Harvard took the first of many steps necessary to create an environment safe from sexual harassment and sexual assault during this semester’s orientation. As representatives of a culture where 1 in 5 women are sexually assaulted while in college, it is naive to believe our one-hour discussion solved the problem. Some may dismiss this as a gender issue or pretend our high quality and mature recruits prevent this problem from crossing our lofty threshold.
While Harvard has yet to collect the data necessary to evaluate this claim, we would be foolish to think all staff, faculty, and students are moral and respectful people. The odds are sexual harassment and sexual assault takes place within our community and likely occurs at Harvard events. The cruel fact is that most victims of sexual assault know their perpetrator, meaning we cannot blame this tragedy on strangers around campus. In this young coed environment that embraces alcohol at so many professional and social events, the risk of offenders using alcohol as a weapon is particularly high. Our Harvard family cannot allow offenders to hurt one of our own and we must establish a climate of trust and support for all our brothers and sisters.
Coming from the U.S. Army, I expected to be challenged during our orientation sexual harassment and sexual assault prevention training, but was disappointed in the current program and culture at Harvard. Despite what we may hear in the media, the Army is light-years ahead of Harvard in terms of its quality and frequency of training and its culture of intervention and support. While our orientation training scratched the surface of the issues, the ambiguous case studies and general unfamiliarity with the concepts prevented my group from understanding a moral crime was likely committed in the scenarios. And my discussions in the broader HKS community found this was a common phenomenon across the training sessions. Hearing future leaders blame the victim or excuse the aggressor concerns me greatly and demonstrates an annual hour-long discussion is not enough to change Harvard’s culture. With such a diverse group of students from a variety of backgrounds, countries, and cultures it will take multiple sessions to bring us all to a common understanding of the problems and solutions.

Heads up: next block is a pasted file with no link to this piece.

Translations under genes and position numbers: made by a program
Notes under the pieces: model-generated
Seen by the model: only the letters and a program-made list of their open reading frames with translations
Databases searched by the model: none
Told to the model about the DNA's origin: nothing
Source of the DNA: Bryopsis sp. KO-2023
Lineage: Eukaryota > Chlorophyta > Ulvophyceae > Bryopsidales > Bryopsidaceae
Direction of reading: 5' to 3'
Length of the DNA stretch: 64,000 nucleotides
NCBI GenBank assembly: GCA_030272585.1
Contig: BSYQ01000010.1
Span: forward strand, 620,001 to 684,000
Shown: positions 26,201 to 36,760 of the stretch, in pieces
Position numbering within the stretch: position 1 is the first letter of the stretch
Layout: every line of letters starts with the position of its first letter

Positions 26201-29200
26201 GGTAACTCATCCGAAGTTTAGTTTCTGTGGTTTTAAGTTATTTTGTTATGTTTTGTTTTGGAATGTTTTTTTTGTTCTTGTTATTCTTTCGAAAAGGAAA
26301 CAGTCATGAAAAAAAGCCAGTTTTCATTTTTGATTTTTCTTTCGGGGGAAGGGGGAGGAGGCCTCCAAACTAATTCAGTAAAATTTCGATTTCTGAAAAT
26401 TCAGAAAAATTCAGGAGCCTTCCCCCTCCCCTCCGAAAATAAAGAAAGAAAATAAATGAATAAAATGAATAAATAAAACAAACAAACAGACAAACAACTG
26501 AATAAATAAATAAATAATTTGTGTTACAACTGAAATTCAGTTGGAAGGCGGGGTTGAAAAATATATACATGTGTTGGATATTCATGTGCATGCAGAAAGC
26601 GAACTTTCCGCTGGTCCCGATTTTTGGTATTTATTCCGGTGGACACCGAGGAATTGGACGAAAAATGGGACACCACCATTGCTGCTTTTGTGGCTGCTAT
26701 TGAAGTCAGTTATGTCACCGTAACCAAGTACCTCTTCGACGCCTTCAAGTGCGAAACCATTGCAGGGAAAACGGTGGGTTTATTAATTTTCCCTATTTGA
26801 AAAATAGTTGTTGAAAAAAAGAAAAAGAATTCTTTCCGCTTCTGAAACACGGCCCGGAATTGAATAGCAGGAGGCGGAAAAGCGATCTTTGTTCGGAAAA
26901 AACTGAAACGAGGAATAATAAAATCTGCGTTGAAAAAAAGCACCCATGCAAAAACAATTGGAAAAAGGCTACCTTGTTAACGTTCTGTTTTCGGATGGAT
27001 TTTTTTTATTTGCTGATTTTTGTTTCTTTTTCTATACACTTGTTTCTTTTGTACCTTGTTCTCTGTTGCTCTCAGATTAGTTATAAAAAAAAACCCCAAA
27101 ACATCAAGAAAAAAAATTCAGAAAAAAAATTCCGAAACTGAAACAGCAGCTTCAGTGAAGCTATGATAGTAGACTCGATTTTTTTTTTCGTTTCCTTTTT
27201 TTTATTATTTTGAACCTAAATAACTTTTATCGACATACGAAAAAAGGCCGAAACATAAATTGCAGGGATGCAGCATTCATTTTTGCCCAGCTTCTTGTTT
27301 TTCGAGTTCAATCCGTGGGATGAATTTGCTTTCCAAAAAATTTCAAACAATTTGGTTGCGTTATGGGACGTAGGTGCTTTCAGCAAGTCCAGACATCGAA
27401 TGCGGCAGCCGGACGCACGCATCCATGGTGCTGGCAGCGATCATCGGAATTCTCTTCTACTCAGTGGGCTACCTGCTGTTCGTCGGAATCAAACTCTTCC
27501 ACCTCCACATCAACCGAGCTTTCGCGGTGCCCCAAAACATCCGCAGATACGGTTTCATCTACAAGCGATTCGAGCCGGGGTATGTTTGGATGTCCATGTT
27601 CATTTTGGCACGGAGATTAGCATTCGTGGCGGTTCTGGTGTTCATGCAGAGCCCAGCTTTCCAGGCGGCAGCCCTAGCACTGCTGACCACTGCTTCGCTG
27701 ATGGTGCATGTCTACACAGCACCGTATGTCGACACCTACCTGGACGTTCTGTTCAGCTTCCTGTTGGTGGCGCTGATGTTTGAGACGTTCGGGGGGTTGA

Additional optional training will not fix the problem since those most in need of change will likely not attend. Only more frequent mandatory training can raise awareness, change our collective conversation, and create a culture of intervention. Mandatory training for all students, staff, and faculty must include clear cut definitions and examples, predator tactics, prevention and intervention techniques, support and resources available to victims, and HKS discipline procedures, plus encourage reporting so we can better understand the local problem. Fortunately, student organizations such as Harvard Students Demand Respect are working with the administration to overcome our deficiencies. Although our orientation training may have covered the bare minimum legal requirements, I’m positive Harvard will lead the nation in improved quality and frequency of training.
The views expressed are those of the individual only and not those of the Department of Defense or U.S. Army.